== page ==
Chris Sanger, EY’s Head of Tax Policy, said:
“As the UK woke up to the news that the Conservatives have a significant parliamentary majority, many will now be starting to ask what the proposed tax changes outlined in the party’s manifesto and in comments made during the election campaign might mean in practice.
“While there is an element of ‘business as usual’ from a tax perspective, the election campaign did signal a shift in emphasis, not least with the cancellation of the scheduled cut in next years’ corporation tax rate and the references to reforming entrepreneurs’ relief and limiting arbitrary tax advantages for the wealthiest in society. Beyond this, progress on Brexit may also produce issues to be resolved for the new world after we leave the EU. The scale of the Conservatives’ victory not only gives momentum to the Brexit process, but leaves the Government with some flexibility over the detail of the negotiations on the desired Free Trade Agreement.
“The manifesto set out some of the Conservative’s thinking, and the promised Budget in February will give taxpayers the opportunity to see the finer details of the proposed changes sooner rather than later.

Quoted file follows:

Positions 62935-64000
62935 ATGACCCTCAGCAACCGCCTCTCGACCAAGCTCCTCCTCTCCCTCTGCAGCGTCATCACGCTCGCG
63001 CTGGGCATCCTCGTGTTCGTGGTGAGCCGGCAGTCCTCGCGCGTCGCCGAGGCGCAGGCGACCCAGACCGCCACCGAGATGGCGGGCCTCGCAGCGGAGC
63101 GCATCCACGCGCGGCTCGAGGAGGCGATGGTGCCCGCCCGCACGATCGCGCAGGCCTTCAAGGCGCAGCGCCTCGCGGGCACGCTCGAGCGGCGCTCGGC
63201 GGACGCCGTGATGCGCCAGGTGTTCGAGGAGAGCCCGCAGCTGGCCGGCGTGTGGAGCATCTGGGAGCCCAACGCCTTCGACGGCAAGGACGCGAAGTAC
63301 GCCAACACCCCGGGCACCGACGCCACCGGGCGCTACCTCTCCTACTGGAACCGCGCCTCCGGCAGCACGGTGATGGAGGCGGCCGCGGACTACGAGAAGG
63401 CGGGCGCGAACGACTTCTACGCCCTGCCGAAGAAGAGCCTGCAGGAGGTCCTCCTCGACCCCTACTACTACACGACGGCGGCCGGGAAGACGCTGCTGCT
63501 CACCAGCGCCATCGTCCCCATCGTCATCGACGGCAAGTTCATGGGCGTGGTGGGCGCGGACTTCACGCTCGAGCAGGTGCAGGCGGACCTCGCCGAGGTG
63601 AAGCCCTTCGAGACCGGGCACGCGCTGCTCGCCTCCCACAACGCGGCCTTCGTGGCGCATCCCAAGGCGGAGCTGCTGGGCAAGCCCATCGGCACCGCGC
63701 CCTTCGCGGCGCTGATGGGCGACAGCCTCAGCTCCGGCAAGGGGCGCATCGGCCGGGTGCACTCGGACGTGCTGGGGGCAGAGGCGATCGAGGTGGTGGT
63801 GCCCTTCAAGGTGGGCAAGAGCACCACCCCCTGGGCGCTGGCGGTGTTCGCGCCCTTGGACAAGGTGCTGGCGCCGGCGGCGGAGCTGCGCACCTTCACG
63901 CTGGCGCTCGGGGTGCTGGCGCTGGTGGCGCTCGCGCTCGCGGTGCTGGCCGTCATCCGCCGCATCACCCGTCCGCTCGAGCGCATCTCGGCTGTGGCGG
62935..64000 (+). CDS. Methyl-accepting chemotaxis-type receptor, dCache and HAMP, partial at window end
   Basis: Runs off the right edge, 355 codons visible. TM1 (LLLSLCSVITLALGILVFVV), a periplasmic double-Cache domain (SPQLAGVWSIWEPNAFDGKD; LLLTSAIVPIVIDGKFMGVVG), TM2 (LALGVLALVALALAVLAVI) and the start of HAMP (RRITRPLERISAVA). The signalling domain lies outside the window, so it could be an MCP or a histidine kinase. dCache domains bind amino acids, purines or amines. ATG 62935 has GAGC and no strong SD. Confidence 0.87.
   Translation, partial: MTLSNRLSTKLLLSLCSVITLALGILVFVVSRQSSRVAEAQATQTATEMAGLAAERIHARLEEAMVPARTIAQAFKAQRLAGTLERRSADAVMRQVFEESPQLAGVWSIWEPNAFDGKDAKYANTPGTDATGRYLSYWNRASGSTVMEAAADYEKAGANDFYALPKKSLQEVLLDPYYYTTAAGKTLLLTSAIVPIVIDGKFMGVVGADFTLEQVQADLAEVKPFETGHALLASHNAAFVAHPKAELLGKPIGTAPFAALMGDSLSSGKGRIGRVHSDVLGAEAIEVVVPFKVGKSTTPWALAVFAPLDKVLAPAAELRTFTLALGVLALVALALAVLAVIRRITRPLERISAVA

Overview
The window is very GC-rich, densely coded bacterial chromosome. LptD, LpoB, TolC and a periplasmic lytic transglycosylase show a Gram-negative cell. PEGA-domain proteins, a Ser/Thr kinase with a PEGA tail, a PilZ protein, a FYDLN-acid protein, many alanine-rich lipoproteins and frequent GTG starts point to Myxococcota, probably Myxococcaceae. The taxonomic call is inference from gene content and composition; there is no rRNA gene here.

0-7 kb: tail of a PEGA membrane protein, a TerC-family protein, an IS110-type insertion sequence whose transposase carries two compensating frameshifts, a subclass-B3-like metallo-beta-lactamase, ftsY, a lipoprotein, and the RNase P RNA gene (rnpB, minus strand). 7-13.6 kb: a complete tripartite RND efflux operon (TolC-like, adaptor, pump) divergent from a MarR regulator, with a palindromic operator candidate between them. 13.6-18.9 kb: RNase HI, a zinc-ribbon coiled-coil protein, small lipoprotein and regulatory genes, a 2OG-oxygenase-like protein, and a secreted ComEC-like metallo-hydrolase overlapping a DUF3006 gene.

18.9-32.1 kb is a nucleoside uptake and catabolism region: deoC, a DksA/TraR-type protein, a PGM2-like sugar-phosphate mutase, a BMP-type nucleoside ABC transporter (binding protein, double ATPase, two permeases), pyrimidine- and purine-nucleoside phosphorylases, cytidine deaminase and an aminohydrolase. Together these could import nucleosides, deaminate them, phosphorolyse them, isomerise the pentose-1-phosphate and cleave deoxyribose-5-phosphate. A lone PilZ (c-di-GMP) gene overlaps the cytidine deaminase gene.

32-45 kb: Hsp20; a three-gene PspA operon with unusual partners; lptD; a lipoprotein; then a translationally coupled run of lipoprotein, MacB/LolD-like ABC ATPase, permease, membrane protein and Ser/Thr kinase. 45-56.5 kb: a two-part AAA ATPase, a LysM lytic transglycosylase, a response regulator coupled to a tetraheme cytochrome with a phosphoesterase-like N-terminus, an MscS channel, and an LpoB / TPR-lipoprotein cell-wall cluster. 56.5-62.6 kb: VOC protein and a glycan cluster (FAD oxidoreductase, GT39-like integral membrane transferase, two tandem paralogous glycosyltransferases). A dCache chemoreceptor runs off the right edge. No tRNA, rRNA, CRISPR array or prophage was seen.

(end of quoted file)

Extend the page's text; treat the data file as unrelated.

“In fact, the tax content of the manifesto had much of the flavour of a Budget, so it is relatively easy to predict how these promises translate into Budget measures. The real question will be whether the Government, empowered by its significant parliamentary majority, chooses to supplement these manifesto commitments with new, bolder policies.
“Budget confirmation of the increase in allowances supporting investment – such as the increase in the rate of structures and buildings allowance – will be welcome. At the same time, the removal of the risk of the introduction of the ‘Inclusive Ownership Fund’ concept ends concerns that this policy had created for the use of UK as a headquarter location. Businesses can now start to engage with the Government ahead of the February Budget.